Such performance is outstanding in any installation and more so in an auto plant. This led to a question about the original concept for laser joining and the driver behind what turned out to be a massive investment by VW in laser technology. Credit for the first laser welding on the Passat in 1993 goes to Dr. Folker Weissgerber, vice-president for production, who had the foresight, and in retrospect the team that could achieve the spectacular results today at Wolfsburg and other VW locations.

VW chairman Ferdinand Piech gets credit for corporate support for laser welding when, in a now famous public comment, he mandated that all VW autos would have zero gap tolerance on the roof joint. No more sealers, no more visible joints.

Can you imagine the chairman of a Detroit Big Three automaker throwing down this gauntlet and then expecting to have it happen? Anyone familiar with Detroit can picture the laughs this would have produced in the stamping plants, where for years the refrain has been, "we can't hold the tolerances needed for laser welding".

We asked Loeffler if there was resistance in the design offices and the stamping plants to the chairman's dictates. The answer, "they wouldn't dare." However, Loeffler did indicate that future designers would require more education in the advantages of laser processing so that new car bodies can take advantage of the benefits the technology offers.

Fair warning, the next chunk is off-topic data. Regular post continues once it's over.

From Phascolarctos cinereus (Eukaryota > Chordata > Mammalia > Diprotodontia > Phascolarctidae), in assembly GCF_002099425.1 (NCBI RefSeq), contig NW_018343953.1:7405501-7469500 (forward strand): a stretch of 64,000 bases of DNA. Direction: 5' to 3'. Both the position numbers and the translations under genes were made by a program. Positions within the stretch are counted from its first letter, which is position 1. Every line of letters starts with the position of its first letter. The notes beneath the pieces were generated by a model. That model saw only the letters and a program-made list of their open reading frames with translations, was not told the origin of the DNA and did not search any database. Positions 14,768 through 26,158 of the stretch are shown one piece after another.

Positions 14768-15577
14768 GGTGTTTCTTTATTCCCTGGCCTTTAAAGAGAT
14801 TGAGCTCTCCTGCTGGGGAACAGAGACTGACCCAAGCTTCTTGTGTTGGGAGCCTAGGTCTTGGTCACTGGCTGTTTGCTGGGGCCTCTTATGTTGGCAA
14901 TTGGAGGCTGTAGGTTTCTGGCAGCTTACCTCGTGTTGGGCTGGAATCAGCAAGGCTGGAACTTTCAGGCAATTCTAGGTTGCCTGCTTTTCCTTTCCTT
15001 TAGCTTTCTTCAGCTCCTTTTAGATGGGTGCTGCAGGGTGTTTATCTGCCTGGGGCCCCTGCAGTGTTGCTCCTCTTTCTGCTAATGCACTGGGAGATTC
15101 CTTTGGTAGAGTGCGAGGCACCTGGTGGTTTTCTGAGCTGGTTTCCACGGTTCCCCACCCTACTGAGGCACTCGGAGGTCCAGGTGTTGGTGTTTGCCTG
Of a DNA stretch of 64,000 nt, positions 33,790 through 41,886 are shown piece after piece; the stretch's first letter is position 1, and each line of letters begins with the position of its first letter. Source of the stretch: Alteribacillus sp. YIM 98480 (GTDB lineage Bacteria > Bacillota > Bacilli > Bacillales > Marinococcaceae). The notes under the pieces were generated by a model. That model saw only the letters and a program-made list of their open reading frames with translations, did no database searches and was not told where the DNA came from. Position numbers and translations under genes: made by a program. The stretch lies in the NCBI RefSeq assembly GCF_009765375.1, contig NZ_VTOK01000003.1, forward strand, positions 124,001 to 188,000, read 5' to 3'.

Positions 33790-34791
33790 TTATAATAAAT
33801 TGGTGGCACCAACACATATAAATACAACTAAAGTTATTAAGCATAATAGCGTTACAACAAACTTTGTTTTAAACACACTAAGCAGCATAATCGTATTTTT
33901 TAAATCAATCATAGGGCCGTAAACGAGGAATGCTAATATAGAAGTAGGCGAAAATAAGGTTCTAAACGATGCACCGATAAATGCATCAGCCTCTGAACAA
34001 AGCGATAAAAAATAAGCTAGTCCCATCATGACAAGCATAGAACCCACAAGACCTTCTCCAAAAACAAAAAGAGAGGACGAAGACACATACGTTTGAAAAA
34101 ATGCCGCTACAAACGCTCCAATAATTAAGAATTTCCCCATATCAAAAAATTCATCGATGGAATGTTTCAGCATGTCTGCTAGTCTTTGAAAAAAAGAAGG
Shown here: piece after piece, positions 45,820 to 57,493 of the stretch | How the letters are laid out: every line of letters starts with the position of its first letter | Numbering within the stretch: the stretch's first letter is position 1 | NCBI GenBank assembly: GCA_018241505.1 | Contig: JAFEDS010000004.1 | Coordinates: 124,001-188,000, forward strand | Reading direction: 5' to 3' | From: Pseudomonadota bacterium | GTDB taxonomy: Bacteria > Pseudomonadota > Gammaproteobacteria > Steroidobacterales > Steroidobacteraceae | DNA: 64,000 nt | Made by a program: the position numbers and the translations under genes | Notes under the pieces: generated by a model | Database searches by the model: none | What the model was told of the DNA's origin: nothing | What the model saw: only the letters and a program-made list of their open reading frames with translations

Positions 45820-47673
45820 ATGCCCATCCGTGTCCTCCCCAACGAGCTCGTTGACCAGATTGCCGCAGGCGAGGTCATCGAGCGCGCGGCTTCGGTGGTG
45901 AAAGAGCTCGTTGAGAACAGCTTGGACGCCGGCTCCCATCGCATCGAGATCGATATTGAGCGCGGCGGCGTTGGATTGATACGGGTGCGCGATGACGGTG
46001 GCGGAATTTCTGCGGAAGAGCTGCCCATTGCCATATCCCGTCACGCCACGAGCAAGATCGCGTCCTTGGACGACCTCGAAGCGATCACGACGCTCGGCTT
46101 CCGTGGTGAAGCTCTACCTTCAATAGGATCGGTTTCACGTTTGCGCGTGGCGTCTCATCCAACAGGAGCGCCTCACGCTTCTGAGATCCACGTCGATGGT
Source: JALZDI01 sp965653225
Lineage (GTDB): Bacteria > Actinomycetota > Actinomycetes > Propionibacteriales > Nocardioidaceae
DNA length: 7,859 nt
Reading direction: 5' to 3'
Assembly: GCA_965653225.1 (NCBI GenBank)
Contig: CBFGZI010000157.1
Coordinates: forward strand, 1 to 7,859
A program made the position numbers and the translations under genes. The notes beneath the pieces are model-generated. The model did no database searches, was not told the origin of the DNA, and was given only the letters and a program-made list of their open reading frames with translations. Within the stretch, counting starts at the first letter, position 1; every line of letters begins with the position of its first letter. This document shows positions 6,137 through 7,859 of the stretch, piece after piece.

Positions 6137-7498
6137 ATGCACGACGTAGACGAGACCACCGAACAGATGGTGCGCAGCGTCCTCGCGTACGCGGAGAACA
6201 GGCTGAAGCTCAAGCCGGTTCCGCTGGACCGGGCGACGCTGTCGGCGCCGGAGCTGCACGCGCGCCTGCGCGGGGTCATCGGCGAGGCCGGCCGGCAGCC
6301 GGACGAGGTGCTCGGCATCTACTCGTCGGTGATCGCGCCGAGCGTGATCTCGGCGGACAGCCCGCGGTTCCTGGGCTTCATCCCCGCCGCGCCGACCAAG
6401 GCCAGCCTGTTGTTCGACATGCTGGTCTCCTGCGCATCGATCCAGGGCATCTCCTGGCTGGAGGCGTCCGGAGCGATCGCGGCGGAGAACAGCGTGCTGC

Loeffler sits in a unique position. As director of joining for the VW brand he has responsibilities beyond just the laser. So other joining techniques, such as resistance spot, epoxy bonding, diffusion bonding, and hybrid arc/laser, are all within his purview. His authority comes from his placement just three steps below the chairman. He is positioned so that his people can interact with concept engineering people and eventually with managers on the production floor. It's a daunting, challenging, but stimulating job.

There is no question that the VW commitment to laser processing has made a dramatic change in laser technology. Frankly, the accelerated development of high-power fiber lasers, the disk laser, and in the future the high-power direct-diode laser are directly attributable to VW actions. Several years from now, when Loeffler's dream of a laser powerhouse is reality, we will all look back to give credit to VW.